This was especially extraordinary for a time when many parts of life – from dining out to going to the movies – was still segregated in Lewes and elsewhere.

But at the fish plant, Edwards said the owner, Otis Smith, made sure life was different. 

"He didn’t like the idea of having people separated," Edwards said. "You worked together on the boats, you worked together in the factory, so he decided to eliminate having two lunch rooms and made it one."

"You didn’t go into the restaurants in town and sit down with your family," he said. "But at (the factory), when we would eat lunch, if you were going to eat, you ate together.”

People traveled from all over to work in the fishing industry in Lewes, and Black and white workers alike were given the resources to afford homes in the area.

The men who worked in the net reel, standing in the interior section of the wheel and singing chanteys to walk in sync and rotate the wheel, were also predominantly Black. Because of these opportunities granted to workers of color, the community in Lewes began to reflect that diversity. 

Where Shipcarpenter Square is now – a block of land off Park Avenue where historic homes have been transplanted – used to be "the center of Black life," according to Charlotte King, chair of the Southern Delaware Alliance for Racial Justice.

Others talk about how that area used to be a playground with ball fields where Black and white children played together. Edwards said he remembers the fish factory owner Otis Smith even donating some slides or swings to the park.

These blocks in downtown Lewes were also an area where the African American community thrived for a long time before gentrification and other societal pressures prompted many families to move.

Knowing this, Abbott said it seemed right to place the net reel so it faced this neighborhood that has value for the Black community.

“When I was thinking about the reel, and identifying it as a rare opportunity in a pre-Civil Rights America where Blacks and whites basically worked side by side," he said, "it made just perfect sense to place it on the grounds on this site to acknowledge the African American contributions to Lewes, and at the same time look at how it represented community, an all-inclusive community.”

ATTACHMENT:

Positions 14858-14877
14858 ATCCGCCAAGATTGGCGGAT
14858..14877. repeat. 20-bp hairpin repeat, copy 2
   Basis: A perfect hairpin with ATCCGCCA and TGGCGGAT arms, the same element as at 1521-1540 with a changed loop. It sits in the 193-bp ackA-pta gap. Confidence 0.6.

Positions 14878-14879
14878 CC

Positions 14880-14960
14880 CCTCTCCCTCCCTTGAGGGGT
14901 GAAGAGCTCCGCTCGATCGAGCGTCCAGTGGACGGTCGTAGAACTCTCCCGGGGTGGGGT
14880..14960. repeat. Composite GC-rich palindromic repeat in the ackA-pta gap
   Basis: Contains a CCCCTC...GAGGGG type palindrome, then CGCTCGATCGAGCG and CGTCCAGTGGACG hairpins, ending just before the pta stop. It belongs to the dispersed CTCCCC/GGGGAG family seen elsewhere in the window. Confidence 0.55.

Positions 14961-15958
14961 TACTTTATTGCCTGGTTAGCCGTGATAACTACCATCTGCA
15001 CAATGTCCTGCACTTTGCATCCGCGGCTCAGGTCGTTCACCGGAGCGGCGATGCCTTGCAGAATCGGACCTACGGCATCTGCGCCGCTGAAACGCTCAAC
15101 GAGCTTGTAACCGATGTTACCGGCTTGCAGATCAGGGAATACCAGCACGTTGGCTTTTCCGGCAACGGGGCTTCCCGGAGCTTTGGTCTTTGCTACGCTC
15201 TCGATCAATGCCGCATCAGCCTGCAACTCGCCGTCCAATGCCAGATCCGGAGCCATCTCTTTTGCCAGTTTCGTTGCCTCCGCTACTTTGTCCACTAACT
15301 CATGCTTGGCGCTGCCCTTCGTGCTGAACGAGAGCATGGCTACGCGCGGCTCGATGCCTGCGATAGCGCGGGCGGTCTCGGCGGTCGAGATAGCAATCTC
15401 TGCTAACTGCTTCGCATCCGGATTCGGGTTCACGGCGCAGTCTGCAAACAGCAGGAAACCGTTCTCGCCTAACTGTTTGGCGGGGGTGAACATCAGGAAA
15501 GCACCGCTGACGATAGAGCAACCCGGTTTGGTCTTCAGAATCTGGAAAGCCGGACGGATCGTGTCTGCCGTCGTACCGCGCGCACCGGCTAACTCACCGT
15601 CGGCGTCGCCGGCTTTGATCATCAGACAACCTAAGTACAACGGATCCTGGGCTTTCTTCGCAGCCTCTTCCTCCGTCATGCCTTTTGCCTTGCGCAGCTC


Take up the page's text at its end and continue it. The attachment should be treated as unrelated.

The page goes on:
Beyond this powerful connection to African American history though, King said the reel should be preserved because it represents the overall history of Lewes and its rise in prosperity.

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"There’s something even more important than preserving it as Black history," she said. "It is Lewes history. Because it was really the beginning of wealth and these very expensive communities. It was also the beginning of affordable housing for both poor whites and poor Blacks."

Shining another light on the unity and diversity of workers in the menhaden fishing industry, King emphasized that German prisoners of war even worked on the net reel and in the fishing boats.

No matter where the menhaden fishing net reel is located, though, Parker Selby agreed with King: "History includes all people."

This passion for history was something Parker Selby's grandmother taught her, she said.

“We can’t forget from where we came,” she said. 

Emily Lytle covers Sussex County from the inland towns to the beaches. Got a story she should tell? Contact her at elytle@doverpost.com or 302-332-0370. Follow her on Twitter at @emily3lytle.